How to Reduce Fluid on the Knee

Treatments to Reduce Abnormal Joint Swelling

Fluid on the knee, also known as knee effusion or water on the knee, is a painful condition resulting from fluid collecting around and inside the knee joint.

Whenever there is damage to the knee, such as from injuries or underlying diseases, it can lead to excess fluid. The methods you use to reduce swelling will depend on the cause and may need a healthcare provider’s diagnosis.

This article will explore the common causes and treatments of fluid on the knee and when to seek medical care.

Home Remedies to Get Rid of Fluid on the Knee - Illustration by Jessica Olah

Verywell / Jessica Olah


The knee joint is a synovial joint. This means that the joint is lined with a type of tissue that produces fluid. This helps provide nutrition to the cartilage lining the joint. It lubricates it, reduces friction, and supports joint rotation.

Cartilage is flexible tissue on the end of bones that allows them to glide over each other.

When there is excess fluid around the joint, it can cause swelling, pain, and stiffness.

Common causes of fluid on the knee are:

  • Injuries
  • Underlying medical conditions that cause joint inflammation, such as arthritis
  • Cysts, or fluid-filled sacs under the skin
  • Infections


If you are active and healthy, the most common cause of knee swelling results from injuries such as:

  • Anterior cruciate ligament (ACL) tear, a common type of sprain located at the center of the knee. The ACL helps connect your thigh and shin bones and stabilizes your knee.
  • Meniscus tear, which is a tear of the C-shaped cartilage within your knee joint between the thigh and shin bones. If cartilage becomes damaged, it doesn't offer the same cushion and can cause inflammation.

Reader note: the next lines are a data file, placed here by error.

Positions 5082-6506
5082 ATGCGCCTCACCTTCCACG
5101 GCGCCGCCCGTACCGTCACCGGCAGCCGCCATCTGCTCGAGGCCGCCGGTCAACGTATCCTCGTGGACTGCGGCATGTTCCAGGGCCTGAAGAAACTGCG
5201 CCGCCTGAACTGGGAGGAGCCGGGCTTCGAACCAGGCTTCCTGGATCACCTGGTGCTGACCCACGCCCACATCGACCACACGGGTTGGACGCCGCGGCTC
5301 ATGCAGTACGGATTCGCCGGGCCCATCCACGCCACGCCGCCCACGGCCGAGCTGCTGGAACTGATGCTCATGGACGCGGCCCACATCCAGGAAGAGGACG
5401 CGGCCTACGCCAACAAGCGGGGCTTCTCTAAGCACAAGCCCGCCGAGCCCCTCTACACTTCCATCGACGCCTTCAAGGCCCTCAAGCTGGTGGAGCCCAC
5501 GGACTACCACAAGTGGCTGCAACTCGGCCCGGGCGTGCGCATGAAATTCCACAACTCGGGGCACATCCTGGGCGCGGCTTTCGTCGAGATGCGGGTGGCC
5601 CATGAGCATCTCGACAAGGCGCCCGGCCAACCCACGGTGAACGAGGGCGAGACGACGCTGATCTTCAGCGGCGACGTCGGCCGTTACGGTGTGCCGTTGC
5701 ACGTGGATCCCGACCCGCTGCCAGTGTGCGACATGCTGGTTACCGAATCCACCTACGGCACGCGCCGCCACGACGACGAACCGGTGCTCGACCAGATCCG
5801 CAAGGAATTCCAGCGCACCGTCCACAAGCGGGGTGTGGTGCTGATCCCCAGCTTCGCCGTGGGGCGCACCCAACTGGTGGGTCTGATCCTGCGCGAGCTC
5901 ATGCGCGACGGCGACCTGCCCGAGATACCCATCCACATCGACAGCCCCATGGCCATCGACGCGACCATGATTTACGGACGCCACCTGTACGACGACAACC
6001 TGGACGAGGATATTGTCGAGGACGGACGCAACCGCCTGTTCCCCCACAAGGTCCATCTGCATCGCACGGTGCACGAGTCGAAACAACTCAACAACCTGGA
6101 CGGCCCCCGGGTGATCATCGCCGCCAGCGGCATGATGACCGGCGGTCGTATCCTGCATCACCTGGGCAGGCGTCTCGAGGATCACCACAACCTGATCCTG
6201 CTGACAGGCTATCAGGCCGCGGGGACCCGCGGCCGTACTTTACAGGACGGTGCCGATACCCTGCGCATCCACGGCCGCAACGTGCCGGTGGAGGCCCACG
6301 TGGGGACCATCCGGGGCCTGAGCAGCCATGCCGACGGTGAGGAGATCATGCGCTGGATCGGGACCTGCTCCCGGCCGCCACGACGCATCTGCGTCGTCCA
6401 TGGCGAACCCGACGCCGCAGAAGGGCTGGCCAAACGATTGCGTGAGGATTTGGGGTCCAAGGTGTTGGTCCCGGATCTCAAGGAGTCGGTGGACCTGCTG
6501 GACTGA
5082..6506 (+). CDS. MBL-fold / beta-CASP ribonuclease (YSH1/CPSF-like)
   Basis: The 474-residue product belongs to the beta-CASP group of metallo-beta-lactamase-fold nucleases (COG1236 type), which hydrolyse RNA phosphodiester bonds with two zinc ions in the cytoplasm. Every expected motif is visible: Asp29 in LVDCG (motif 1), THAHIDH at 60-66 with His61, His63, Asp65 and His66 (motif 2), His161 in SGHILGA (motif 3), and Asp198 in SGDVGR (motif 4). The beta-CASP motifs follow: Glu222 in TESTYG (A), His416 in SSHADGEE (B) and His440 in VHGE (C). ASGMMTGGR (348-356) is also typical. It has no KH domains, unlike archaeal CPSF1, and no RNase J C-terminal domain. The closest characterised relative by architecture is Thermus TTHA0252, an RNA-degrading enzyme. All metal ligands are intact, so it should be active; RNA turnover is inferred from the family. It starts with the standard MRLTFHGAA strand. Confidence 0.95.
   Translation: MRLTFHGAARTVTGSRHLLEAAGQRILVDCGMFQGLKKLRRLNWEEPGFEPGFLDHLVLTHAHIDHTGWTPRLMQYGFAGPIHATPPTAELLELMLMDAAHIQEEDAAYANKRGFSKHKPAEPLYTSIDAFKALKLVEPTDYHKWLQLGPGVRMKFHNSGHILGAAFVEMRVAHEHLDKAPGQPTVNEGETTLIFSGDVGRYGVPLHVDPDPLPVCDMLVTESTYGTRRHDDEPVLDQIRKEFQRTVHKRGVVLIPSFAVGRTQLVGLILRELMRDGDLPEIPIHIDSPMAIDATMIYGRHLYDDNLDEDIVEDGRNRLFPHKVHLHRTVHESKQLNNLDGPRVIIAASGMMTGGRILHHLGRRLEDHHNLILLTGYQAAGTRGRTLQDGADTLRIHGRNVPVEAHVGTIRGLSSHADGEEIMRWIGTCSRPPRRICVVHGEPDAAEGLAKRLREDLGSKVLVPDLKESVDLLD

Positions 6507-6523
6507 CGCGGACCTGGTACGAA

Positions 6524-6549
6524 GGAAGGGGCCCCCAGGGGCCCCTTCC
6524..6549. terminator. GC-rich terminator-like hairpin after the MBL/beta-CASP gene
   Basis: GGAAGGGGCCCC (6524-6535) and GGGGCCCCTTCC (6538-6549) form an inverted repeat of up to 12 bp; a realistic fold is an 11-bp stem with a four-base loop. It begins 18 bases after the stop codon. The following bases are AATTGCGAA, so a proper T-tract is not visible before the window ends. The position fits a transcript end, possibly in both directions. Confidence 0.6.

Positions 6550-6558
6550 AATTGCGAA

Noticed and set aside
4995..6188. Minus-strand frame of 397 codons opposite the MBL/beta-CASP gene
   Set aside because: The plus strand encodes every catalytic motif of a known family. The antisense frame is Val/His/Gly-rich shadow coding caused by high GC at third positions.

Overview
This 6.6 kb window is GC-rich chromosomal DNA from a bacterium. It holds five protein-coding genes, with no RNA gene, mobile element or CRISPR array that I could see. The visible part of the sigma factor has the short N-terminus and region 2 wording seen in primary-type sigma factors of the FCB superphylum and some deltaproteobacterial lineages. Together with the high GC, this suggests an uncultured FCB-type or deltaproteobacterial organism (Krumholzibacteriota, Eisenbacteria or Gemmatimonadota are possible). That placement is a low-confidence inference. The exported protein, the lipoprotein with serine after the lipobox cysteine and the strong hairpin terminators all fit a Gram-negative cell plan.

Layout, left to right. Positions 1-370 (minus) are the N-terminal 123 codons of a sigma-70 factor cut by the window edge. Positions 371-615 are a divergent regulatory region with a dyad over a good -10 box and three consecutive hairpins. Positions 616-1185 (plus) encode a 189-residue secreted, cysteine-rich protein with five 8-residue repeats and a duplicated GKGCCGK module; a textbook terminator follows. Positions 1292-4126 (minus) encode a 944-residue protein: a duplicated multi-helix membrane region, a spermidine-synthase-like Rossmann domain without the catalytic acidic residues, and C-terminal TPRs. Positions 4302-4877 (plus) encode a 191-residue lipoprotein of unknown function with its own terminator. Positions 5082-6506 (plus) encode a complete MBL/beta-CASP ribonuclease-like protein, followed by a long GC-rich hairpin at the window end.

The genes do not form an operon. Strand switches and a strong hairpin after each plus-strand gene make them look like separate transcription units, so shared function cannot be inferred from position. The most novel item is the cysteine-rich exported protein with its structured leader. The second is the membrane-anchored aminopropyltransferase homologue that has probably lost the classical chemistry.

• Contusion, a tissue injury such a knee bruise

Repetitive movements from sports such as running or from squatting and lifting often cause knee pain, and can sometimes contribute to swelling.

Underlying Conditions

Underlying diseases can lead to an abnormal inflammatory response causing excess fluid buildup as your body tries to protect your joint.

These conditions include:

  • Osteoarthritis, a common type of arthritis that happens when cartilage breaks down
  • Gout, also called gouty arthritis, where there is a buildup of uric acid that causes sudden, intense pain
  • Rheumatoid arthritis, an autoimmune disease in which the body attacks its own tissues, including joints


Sometimes, osteoarthritis or tears can cause cysts, called Baker’s cysts, that can cause fluid on the knee.

Baker's cysts are fluid-filled lumps that form behind the knee when the joint is damaged due to an inflammatory condition or injury. Fluid flows toward the back of the knee and forms the cyst, and the cyst may contribute to additional swelling.


Infections can also cause fluid and pain. They can happen due to complications from surgery or inflammation and can be due to dangerous bacteria.

Infections in the joint can be extremely painful and come on rapidly. They require prompt medical care.

When Should You See a Healthcare Provider About Fluid in the Knee?

If your knee is tender, warm, red, and if you have a fever, chills, or feel ill, seek medical care immediately.


To diagnose fluid on the knee, your healthcare provider will do a physical exam and check for these symptoms:

  • Swelling
  • Stiffness
  • Decreased range of motion
  • Fever
  • Loss of sensation
  • Difficulty walking or bearing weight on the affected leg
  • Warmth and redness

To determine the underlying cause of fluid on the knee, your healthcare provider may order a procedure called joint aspiration, where a sample of the fluid is removed with a needle.